Since their inception, cryptocurrencies and their underlying blockchain technologies have been touted by their promoters as both secure and anonymous. Unfortunately, as a number of recent breaches by hackers into blockchain-based cryptocurrency exchanges have shown, this is not the case.

Blockchain technology, which relies upon a decentralized control system, as opposed to a centralized electronic money or centralized banking system, serves as the heart of cryptocurrencies such as Bitcoin. In a blockchain system, the transaction can be validated and secured without the presence of trusted intermediary parties, with the security due to the fact the blockchains are designed to be inherently resistant to modification of data.

However, there have been some glaring examples of blockchain breaches by hackers, resulting in the theft of millions of dollars of bitcoin and other cryptocurrencies. Most recently, in January 2018, in the single largest incident to date, hackers stole over US$530 million of the XEM token belonging to 260,000 customers from Coincheck, a Japanese cryptocurrency exchange and wallet service.

Key to the relative ease that the hackers breached Coincheck’s defenses was that the XEM tokens were stored in hot wallets directly connected to external networks. Meanwhile, cryptocurrencies such as Bitcoin perceived by Coincheck as being more valuable were stored in cold wallets, which are typically removable media such as USB drives or other external hard drives and are securely stored offsite.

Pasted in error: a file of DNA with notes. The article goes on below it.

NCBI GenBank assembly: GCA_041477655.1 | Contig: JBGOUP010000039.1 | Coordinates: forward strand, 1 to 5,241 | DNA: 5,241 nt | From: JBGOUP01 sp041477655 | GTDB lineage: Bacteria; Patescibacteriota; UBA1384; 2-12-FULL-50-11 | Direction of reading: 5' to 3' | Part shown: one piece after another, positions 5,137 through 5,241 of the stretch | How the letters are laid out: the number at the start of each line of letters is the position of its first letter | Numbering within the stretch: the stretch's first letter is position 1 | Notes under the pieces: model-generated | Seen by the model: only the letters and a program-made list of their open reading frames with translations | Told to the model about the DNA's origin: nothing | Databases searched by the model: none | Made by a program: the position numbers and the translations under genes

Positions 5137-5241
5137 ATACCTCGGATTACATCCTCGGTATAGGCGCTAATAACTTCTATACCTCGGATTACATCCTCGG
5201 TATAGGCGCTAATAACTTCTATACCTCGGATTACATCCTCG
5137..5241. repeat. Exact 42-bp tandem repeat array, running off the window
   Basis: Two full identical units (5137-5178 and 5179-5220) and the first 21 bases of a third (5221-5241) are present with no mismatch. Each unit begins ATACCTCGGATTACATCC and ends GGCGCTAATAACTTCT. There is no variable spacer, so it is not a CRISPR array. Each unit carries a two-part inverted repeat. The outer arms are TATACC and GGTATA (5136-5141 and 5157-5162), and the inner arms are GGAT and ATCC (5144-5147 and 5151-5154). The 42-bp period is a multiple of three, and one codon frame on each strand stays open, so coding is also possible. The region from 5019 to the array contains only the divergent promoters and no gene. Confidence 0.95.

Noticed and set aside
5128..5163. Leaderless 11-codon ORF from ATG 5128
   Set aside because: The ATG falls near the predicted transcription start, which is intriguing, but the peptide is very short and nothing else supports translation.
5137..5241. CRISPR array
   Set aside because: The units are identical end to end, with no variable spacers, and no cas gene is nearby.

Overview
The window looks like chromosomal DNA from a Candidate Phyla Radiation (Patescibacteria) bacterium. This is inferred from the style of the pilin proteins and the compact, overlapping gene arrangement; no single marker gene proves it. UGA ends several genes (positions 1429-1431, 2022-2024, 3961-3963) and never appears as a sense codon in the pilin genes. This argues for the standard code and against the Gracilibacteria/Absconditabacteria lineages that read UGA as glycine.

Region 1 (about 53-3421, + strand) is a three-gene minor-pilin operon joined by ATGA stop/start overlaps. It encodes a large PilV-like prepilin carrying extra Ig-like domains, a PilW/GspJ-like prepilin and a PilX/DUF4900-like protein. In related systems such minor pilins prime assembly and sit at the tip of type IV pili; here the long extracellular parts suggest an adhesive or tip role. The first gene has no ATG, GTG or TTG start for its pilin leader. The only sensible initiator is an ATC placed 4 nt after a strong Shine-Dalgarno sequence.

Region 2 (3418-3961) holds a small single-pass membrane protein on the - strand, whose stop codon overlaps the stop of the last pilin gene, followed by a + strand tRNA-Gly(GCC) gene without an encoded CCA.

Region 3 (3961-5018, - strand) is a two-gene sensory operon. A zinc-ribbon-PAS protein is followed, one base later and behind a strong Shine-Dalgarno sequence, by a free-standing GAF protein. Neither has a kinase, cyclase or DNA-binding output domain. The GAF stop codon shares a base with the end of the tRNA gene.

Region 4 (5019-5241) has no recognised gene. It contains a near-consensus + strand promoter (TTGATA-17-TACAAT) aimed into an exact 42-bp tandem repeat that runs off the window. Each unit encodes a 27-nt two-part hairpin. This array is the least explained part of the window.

The Coincheck attack participated a shake-up within the Japanese crypto sector. The Japanese Financial Services Agency (FSA), which had begun regulating and licensing cryptocurrency-related business in 2017, launched onsite inspections of the country’s 15 unlicensed cryptocurrency exchanges. The FSA has handed out business improvement notices to Coincheck and six other crypto firms and issued temporary cease trade orders to two more. Coincheck which had begun business 2014 and operated on an unlicensed basis, has since said it will apply for licensing under the FSA.  The exchange is currently the target of two class-action suits by cryptocurrency traders who lost tokens in the attack.

For more information, please call Barbara Hendrickson at BAX Securities Law (416) 601 -1004.

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